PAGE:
Making the Massachusetts legislation work is one of the challenges facing the Commonwealth of Massachusetts Department of Education – specifically, people like Jeff Perrotti. His job is to translate the act’s theory into reality. Fortunately, it is a task he relishes.
“This bill is remarkable – it’s a major thing,” he began. “It give gay and lesbian kids real protection. Schools are mandated to develop an atmosphere that prevents harassment. The effects can really be far-reaching. In the past this law has been the basis for textbook changes; it’s led to reparations for people of color, changing perceptions of women’s roles different types of teacher training about discrimination and harassment. Now we’re taking it one step further.”
Among Jeff’s biggest challenges is “letting schools know exactly what this means for them. That’s a huge educational task, just letting them know that this exists. The anti-discrimination statutes have been on the books since 1971, but some schools still don’t have a contact person for compliance. So we’ll be doing lots of interpreting for schools helping them revise their regulations.”
Obstacles exist. One relates to the overall nature of school change and how new programs are presented and institutionalized. “Anything that’s new straddles the fine line between what’s needed because it’s not being done, and what’s not really new or is deemed unnecessary,” Mr. Perrotti explained. “If something is presented as too new, it may be seen as faddish or peripheral. But if it’s presented another way, it can be diluted or simply not happen.” The bureaucrats and educators assigned to the program at the Department of Education and in school district offices are keys to its success, he said, but they must have the support of insiders in each building. “If people pushing the program are seen as too ‘outside,’ they won’t have the clout to get something going and then institutionalized,” he continued. “On the other hand, if you involve too many ‘tried and true’ people, you run the risk that it never happens in a new and exciting way.”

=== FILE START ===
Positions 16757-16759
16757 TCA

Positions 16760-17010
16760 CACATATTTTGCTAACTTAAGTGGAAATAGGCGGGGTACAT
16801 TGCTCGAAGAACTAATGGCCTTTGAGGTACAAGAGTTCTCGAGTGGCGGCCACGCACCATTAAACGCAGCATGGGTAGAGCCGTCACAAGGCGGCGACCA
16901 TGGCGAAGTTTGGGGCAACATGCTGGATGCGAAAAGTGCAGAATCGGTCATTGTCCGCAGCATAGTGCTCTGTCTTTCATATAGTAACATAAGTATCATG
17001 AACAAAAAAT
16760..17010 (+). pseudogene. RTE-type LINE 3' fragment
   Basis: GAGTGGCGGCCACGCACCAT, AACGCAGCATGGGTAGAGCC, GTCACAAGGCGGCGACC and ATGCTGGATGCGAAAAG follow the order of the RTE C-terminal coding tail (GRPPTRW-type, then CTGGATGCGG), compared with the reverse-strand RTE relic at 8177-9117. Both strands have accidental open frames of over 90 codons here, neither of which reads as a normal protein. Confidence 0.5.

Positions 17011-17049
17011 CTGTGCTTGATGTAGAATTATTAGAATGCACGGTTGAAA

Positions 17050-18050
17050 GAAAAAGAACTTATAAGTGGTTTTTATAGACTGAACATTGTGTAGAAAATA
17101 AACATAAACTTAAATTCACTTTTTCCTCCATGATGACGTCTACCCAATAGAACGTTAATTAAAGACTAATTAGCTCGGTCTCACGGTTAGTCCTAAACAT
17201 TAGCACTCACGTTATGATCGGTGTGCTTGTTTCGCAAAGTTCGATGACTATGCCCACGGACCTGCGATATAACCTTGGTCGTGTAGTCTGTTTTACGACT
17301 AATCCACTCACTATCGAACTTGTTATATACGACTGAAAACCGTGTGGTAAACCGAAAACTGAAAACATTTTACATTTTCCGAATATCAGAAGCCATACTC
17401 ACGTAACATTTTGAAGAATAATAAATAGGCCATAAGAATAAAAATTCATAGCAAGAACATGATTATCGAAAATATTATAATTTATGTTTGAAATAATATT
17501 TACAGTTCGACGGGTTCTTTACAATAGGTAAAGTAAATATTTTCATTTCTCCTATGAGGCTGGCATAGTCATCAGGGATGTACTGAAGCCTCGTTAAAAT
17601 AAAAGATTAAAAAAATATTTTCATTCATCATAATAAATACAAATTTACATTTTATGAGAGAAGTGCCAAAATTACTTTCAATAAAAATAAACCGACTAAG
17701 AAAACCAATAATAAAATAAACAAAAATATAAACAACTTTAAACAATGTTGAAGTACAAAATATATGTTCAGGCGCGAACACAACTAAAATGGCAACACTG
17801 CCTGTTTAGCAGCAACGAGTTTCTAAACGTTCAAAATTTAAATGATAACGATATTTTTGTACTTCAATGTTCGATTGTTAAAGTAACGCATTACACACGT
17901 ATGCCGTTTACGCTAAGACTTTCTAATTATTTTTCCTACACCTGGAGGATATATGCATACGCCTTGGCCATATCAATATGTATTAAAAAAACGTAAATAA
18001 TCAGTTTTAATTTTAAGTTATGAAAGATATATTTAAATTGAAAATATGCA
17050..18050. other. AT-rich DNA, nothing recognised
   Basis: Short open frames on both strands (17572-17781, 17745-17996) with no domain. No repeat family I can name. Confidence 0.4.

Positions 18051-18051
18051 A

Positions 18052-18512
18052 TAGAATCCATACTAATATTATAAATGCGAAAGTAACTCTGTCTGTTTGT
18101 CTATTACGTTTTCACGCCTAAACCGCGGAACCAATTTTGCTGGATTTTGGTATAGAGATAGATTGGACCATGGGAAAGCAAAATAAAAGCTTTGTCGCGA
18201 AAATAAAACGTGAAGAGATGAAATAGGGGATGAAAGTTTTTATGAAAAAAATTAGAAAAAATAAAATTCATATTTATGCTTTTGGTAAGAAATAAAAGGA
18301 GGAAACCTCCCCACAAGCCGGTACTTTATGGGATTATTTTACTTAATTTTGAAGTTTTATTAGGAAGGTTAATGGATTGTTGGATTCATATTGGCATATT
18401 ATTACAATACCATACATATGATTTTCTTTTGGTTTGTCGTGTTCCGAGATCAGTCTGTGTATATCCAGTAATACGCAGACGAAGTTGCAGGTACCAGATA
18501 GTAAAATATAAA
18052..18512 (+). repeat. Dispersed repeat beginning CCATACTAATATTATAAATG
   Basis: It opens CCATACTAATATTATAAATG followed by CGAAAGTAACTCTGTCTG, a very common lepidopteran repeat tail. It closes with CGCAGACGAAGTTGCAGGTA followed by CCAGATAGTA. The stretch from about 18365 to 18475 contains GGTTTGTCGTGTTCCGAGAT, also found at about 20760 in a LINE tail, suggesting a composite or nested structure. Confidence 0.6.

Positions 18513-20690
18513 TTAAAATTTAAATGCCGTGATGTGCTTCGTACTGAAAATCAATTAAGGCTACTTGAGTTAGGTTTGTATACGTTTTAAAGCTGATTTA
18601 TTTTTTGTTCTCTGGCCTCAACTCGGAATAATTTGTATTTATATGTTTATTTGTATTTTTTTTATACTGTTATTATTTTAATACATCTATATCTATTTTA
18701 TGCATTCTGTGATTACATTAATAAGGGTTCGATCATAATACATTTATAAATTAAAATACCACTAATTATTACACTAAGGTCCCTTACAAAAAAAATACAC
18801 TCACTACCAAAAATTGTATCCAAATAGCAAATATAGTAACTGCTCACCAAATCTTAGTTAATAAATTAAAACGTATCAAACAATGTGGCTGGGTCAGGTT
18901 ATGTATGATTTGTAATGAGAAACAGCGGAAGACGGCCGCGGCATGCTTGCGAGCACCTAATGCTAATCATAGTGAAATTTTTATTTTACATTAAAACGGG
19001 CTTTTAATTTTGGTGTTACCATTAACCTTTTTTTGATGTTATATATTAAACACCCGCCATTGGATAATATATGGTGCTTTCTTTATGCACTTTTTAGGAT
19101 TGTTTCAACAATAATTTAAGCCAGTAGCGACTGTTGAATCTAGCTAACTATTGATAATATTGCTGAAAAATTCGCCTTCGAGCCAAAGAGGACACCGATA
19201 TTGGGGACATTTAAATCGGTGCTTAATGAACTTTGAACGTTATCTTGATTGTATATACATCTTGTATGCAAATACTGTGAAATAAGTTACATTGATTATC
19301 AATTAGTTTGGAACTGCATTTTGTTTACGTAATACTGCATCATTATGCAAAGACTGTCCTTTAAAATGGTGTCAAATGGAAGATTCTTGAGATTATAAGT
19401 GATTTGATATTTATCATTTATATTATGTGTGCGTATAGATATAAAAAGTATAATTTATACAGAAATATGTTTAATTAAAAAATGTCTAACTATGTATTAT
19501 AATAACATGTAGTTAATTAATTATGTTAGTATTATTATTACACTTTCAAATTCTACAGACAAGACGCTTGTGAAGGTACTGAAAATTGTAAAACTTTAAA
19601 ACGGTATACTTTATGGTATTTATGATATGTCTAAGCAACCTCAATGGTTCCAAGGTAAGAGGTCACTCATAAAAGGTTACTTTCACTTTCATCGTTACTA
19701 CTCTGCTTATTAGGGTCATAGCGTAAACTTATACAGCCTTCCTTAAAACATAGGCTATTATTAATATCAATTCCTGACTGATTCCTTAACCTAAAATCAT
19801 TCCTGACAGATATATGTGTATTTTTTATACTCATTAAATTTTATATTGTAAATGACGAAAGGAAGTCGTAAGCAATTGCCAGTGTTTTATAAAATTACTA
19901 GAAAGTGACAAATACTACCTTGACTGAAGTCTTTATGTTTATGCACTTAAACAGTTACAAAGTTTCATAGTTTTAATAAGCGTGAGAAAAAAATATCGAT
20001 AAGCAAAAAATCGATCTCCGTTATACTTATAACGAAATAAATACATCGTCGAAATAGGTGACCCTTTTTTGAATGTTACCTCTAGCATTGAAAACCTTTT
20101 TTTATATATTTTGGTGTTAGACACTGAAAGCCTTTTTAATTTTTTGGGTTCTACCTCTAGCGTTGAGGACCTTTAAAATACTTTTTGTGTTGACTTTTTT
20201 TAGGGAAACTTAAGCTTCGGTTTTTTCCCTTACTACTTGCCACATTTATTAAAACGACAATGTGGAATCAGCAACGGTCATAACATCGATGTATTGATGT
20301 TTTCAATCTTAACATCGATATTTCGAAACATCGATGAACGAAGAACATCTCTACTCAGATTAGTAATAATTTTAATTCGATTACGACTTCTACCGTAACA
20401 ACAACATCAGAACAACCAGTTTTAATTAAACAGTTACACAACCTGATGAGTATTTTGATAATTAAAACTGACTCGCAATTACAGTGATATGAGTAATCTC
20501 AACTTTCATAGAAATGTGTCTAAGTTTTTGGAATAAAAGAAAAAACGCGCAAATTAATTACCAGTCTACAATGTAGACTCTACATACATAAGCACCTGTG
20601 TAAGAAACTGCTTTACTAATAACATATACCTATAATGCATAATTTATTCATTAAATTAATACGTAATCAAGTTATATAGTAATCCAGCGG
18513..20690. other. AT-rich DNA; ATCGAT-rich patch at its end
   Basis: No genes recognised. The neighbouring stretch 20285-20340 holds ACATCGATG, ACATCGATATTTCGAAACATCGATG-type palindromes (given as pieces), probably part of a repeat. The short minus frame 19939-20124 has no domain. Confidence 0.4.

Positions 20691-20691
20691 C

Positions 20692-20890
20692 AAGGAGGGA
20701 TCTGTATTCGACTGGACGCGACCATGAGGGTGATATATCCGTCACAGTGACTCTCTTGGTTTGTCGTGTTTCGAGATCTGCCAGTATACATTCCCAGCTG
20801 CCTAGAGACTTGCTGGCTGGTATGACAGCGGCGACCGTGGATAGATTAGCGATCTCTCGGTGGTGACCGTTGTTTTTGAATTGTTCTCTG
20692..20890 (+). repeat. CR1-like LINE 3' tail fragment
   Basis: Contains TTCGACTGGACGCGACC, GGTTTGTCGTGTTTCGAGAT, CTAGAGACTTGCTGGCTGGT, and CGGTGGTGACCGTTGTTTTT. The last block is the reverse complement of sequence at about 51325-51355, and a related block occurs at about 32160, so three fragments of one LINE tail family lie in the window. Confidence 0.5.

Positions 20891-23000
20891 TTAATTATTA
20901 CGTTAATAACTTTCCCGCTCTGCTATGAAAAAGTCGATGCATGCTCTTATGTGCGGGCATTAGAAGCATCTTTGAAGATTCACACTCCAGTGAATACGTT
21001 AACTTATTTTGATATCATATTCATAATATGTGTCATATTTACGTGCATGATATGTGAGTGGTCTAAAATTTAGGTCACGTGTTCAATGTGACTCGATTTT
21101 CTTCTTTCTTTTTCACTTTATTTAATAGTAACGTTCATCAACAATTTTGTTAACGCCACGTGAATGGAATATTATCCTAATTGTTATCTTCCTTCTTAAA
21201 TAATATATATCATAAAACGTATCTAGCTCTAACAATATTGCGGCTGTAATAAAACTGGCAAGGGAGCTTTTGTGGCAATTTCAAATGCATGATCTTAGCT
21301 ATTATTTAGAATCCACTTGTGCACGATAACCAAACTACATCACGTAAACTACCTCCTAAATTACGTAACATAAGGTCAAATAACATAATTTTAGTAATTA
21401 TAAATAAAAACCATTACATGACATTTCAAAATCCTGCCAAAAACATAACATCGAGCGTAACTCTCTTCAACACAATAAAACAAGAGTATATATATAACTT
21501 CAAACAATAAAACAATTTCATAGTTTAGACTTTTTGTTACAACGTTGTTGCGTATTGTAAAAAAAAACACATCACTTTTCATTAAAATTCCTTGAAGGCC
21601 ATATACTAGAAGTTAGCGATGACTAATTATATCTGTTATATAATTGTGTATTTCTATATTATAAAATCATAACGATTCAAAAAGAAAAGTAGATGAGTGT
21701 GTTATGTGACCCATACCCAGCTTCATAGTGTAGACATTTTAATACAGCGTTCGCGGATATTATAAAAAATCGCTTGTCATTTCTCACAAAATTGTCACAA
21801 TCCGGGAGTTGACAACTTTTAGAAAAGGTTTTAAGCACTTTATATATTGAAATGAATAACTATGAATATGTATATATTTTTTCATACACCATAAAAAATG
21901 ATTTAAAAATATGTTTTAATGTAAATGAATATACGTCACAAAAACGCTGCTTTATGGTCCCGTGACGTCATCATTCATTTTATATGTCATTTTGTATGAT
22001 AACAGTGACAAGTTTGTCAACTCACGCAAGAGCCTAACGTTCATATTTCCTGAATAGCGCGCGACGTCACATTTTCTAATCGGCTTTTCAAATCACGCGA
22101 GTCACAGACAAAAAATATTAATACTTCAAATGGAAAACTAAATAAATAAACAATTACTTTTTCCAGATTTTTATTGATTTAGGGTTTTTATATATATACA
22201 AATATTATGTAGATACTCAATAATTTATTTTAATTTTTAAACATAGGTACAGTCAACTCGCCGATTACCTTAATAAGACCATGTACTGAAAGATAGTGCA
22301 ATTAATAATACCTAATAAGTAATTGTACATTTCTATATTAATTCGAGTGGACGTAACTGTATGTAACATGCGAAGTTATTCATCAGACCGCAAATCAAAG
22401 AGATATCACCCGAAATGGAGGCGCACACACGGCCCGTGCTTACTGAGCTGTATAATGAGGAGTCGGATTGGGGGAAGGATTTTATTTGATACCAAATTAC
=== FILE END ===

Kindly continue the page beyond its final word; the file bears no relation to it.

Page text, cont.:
The challenge for Mr. Perrotti and his colleagues, then, is to bring in excited, energized people who have sensitivity to schools, which are cultures of their own filled with rigid barriers against being told what to do. That is not easy; few people feel comfortable in both the Department of Education and school worlds, he said. And both are incredible bureaucracies.
Any program’s success, Mr. Perrotti noted, turns on “empowering people at the lowest level. That’s where the work really goes on – but it can be incredibly frustrating. Bureaucracies are antithetical to empowering people.”
However, he added one important caveat: “Students and parents have incredible power in schools. If they want something to happen, they can make it. We’ve come to realize how important parents are in this whole issue. Without a doubt, the most moving speakers we heard in the debate over amending the bill were the parents talking about accepting their gay and lesbian kids. PFLAG (Parents, Families and Friends of Lesbians and Gays) is often on the outskirts of the gay community, but they’ve been integral on this issue and to this program.”
Another obstacle to act’s success is one that’s seldom talked about, Mr. Perrotti said: “This involves teachers who don’t feel safe coming out, and others in our community who find it too painful or fearful to be around kids. There are a lot of internalized worries to overcome.”
Yet the Department of Education director sees that as an exciting challenge, too. “To let gays know they can take care of their kids – to talk about youth suicide, and overcome the four taboos of death, suicide, youth sexuality, and homosexuality – it takes a lot, but we’re doing it. We’re sensitizing and educating the gay and lesbian community that these are issues, that they’re important issues, and that they should be talked about. And once we do it, we’ve found the gay community to be very, very generous with time, energy, expertise, and resources. It’s an issue that involves everyone, not just kids in high school and their teachers, and the response has stared to be very, very gratifying.”